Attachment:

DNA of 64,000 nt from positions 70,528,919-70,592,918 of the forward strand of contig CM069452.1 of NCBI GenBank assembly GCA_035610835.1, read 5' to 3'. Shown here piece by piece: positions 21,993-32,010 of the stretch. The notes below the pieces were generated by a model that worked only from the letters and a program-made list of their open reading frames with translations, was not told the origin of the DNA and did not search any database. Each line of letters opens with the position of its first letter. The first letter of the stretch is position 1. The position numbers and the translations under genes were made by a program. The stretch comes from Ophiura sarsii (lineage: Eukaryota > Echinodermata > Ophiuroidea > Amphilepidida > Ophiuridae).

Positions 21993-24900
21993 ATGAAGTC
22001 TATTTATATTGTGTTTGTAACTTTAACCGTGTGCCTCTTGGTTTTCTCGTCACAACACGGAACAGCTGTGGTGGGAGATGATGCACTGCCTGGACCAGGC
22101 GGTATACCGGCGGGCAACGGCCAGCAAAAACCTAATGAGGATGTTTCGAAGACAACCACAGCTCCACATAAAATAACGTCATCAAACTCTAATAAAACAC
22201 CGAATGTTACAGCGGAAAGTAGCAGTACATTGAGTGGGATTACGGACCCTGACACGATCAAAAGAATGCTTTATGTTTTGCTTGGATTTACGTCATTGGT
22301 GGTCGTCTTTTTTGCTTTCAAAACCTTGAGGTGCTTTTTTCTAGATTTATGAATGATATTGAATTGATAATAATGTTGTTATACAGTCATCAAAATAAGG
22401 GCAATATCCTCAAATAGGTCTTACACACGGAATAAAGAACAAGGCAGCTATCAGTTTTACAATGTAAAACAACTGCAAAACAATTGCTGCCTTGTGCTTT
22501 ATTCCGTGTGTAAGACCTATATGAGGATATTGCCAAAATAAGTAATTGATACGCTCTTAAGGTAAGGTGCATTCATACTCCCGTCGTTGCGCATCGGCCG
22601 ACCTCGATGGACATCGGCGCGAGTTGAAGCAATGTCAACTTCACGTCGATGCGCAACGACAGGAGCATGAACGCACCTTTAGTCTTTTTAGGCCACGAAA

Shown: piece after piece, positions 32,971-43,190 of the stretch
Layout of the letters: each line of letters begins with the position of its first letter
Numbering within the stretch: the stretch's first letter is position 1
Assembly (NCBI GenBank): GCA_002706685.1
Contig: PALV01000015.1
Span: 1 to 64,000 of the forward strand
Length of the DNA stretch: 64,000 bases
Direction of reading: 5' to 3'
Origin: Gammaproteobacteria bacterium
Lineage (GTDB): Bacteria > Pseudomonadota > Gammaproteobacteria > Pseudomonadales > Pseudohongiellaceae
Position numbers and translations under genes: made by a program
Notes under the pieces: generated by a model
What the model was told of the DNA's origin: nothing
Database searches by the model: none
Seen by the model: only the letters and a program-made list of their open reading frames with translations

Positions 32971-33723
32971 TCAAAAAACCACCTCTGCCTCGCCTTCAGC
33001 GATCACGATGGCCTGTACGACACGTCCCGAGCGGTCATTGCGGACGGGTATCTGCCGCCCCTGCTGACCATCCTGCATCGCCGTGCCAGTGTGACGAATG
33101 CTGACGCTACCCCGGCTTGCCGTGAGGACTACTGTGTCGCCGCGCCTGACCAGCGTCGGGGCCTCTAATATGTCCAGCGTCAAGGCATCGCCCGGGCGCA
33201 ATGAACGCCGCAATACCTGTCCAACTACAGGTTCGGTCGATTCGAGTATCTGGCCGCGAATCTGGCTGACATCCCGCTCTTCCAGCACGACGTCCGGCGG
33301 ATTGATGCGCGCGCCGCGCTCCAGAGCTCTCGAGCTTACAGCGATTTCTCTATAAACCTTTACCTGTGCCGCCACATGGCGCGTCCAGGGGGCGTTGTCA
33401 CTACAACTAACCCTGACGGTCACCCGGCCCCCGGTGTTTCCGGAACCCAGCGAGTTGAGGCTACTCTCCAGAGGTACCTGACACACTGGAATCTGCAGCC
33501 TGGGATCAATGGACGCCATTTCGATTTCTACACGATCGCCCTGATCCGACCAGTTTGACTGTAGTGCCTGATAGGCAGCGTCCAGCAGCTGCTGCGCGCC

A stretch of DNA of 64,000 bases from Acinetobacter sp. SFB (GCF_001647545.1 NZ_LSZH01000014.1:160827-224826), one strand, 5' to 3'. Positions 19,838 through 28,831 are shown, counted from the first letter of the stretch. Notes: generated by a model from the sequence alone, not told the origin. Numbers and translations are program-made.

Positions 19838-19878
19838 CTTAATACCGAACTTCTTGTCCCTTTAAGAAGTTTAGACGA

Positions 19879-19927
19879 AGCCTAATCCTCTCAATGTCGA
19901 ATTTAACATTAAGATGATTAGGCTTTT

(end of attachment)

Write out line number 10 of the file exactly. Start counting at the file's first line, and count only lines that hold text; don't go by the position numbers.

22601 ACCTCGATGGACATCGGCGCGAGTTGAAGCAATGTCAACTTCACGTCGATGCGCAACGACAGGAGCATGAACGCACCTTTAGTCTTTTTAGGCCACGAAA